It is not a full coalition - our parties will retain distinct voices and independent identities - but it sets out processes of co-operation and consultation that will enable a firm foundation for the delivery of our shared and transformative policy objectives, and, indeed, for the Scottish Government’s wider legislative and policy programme.

As part of that, for the first time in UK politics, it will see Greens enter national government as Ministers, working in a spirit of common endeavour, mutual challenge and collective responsibility to deliver for the people we serve.

And, to that end, I look forward later this afternoon to seeking Parliament’s approval for the appointment of Lorna Slater and Patrick Harvie as Scottish Ministers.

An agreement like this is not something that would be seen as in any way remarkable or even unusual in other parts of Europe.

But it does represent an important landmark for politics across the UK.

Most importantly of all, however, this agreement provides a strong foundation – I hope, across the lifetime of this Parliament - for bold and decisive action.

After all, its ultimate test – as with any arrangement of this kind - isn’t about how well the signatories get on. It’s about what we deliver.

There is of course - and rightly so - a strong environmental theme to our shared policy agreement.

We recognise the urgency of the climate and nature crises, and also the challenges inherent in tackling them.

But we also appreciate that with the right approach - and a commitment to climate justice - the transition to net zero will create economic opportunities and improve the wellbeing of all of us.

We are determined to seize and realise those opportunities.

Over the session of this Parliament we will do more to decarbonise our transport network and support active travel.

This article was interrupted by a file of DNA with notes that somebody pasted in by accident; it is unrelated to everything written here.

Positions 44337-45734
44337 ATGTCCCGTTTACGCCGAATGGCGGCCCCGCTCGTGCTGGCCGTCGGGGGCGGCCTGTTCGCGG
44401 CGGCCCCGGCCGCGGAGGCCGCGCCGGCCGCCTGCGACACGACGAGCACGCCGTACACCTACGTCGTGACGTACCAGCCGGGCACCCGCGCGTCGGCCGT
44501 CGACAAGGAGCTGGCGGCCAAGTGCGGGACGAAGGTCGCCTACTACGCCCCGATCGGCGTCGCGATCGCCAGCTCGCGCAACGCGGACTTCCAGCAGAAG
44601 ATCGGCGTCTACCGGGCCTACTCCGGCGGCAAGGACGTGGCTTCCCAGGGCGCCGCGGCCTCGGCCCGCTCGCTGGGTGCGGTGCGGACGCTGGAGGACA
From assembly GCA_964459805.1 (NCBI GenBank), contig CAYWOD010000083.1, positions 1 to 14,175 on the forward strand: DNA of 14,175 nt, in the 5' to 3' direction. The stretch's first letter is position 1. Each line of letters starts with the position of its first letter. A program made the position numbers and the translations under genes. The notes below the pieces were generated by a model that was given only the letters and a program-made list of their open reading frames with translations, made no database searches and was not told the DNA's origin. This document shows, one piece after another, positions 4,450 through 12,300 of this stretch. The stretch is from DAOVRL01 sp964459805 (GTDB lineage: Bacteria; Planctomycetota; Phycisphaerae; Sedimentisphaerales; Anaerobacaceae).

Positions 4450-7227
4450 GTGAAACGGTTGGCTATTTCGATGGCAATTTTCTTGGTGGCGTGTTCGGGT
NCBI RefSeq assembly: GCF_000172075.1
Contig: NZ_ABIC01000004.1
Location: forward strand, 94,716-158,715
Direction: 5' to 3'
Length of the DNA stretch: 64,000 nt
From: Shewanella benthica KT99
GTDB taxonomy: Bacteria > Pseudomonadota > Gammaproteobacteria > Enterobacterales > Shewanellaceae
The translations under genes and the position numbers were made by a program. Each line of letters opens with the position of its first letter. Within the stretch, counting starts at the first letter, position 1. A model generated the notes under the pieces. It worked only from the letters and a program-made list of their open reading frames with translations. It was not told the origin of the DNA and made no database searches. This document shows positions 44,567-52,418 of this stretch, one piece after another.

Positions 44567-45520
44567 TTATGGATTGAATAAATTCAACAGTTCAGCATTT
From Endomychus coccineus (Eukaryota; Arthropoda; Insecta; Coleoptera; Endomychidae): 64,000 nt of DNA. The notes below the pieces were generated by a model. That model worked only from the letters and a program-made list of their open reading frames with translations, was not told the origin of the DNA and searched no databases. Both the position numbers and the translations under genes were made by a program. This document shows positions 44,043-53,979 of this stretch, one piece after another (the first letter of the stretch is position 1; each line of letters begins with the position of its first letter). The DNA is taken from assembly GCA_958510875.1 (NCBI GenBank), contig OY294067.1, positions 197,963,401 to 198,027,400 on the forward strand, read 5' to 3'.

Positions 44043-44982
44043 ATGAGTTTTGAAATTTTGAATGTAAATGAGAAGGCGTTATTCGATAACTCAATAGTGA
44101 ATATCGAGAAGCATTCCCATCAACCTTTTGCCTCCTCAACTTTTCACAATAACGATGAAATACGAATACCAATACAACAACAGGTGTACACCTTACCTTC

We will dedicate at least 10% of the Scottish Government’s overall travel budget to active travel – cycling, walking and wheeling.

We will significantly increase investment in public transport. We will work to cut the emissions from it, and also to make it more accessible and affordable - with a commitment to free bus travel for young people, for example - and we will of course bring ScotRail into public ownership.

All of these measures will help us, by 2030, reduce car kilometres by 20% - vital if we are to meet our climate targets, but also important to improving the environment in communities and neighbourhood the length and breadth of our country.

We will also support the essential transformation in how we heat our homes and buildings.

This term of Parliament will see investment of at least £1.8 billion in energy efficiency and renewable heating.

We will do more, too, to protect our natural environment. We will designate a new national park, plant more trees - including more native species - and protect more of our seas.

And we will work right across the economy to support a just transition to net zero - with just transition plans for all sectors and regions, and a new green industrial strategy with investment in skills at its heart.

As part of that, we will support and accelerate the necessary and inevitable transition from fossil fuels to renewable and low carbon sources of energy.

Through this agreement we will deliver a stronger package of support for marine renewables and offshore wind, and significantly increase our onshore wind capacity.

And we will also establish a ten-year, £500 million Just Transition Fund for the North East and Moray - to ensure that the jobs and communities dependent on our oil and gas sector are not left behind and that we instead use the considerable infrastructure, skills and expertise of that sector to help drive and speed up the development of cleaner alternatives.

Our agreement will also help make Scotland fairer as a country.

It will tackle child poverty, and deliver stronger rights for tenants, including an effective system of rent controls, so that housing in the rented sector is more affordable and more secure, especially for families and for young people.

We will make the investment in this Parliament to support the delivery of 110,000 new affordable homes between now and 2032.

And we will reform our public services – including through the establishment of a National Care Service - perhaps the biggest public sector reform that this Parliament will ever have undertaken – improvements, too, in mental health, and work to improve education and close the poverty related attainment gap.